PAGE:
Title: Grazing management options for restoration of alpine grasslands on the Qinghai-Tibet Plateau
Authors: Yingxin Wang, Yi Sun, Zhaofeng Wang, Shenghua Chang, Fujiang Hou*
Impact Factor: IF2017=2.671 (环境科学与生态学三区)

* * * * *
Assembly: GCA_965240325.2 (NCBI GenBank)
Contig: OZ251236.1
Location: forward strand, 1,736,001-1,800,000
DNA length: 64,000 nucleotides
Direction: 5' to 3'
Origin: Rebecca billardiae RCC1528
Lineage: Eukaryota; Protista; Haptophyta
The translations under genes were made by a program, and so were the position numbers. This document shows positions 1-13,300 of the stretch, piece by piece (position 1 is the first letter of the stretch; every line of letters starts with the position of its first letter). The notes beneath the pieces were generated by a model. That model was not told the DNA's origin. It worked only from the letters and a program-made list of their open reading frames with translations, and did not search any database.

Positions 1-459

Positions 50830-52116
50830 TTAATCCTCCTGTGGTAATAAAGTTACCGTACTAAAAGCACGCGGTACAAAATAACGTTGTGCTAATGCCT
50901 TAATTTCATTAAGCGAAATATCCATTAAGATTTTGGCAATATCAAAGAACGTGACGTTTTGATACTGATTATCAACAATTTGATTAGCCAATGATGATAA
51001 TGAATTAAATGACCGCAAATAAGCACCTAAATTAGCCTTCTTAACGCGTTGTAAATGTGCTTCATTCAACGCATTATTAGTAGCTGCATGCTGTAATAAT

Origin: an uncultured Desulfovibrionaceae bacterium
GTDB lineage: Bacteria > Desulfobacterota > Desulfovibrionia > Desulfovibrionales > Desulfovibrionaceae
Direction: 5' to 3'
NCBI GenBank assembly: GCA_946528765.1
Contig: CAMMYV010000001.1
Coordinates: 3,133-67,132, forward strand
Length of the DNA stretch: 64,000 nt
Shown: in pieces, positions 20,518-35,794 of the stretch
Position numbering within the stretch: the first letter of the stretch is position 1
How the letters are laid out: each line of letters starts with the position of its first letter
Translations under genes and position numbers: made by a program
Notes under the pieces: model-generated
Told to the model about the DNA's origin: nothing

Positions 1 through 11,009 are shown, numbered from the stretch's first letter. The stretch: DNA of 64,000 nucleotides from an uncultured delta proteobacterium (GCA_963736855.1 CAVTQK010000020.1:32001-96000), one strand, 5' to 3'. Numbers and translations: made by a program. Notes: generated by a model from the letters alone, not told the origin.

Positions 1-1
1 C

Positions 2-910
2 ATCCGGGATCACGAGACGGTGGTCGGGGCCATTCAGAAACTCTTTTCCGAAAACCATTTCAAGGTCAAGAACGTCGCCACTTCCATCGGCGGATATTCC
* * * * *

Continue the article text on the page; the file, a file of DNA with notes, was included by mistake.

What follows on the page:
Abstract: In an attempt to alleviate the problem of grassland degradation on the Qinghai-Tibet Plateau in China, state and local authorities in 2003, initiated the “Retire Livestock and Restore Pastures” ecological engineering program, requiring the use of enclosure fencing to enable grazing exclusion and rotational grazing. A five-year controlled grazing experiment was conducted to determine the effects of this program on (1) sheep live weight gain; and (2a) standing herbage biomass; and (2b) species diversity. Effects of temporal within-year variation in precipitation and temperature on livestock productivity, standing herbage biomass, and species diversity were also investigated. At the end of 5 yr., grazing exclusion showed no significant difference in standing herbage biomass or in species diversity, compared with either continuous grazing or rotational grazing. Rotational grazing at the high stocking rate significantly promoted sheep live weight gain per hectare, but not per sheep; neither standing herbage biomass, nor species diversity, whether under continuous (i.e., traditional) or rotational grazing, showed a significant difference. Under rotational grazing, higher standing herbage biomass and species diversity were required to maintain or increase sheep liveweight, compared with continuous grazing. Temporal distribution of precipitation and temperature had more influence on alpine grassland parameters, than did grazing. Results of this study suggest that herders’ local traditional knowledge and expertise might be useful in modifying Government guidelines to fine tune grazing management with the dynamics of the alpine meadow ecosystem, and that it is important to consider equilibrium and non-equilibrium theory in formulating a policy which benefits both herders and grassland. Traditional continuous grazing at a carefully chosen light stocking rate appears to be the most appropriate way to manage livestock and grassland in this region.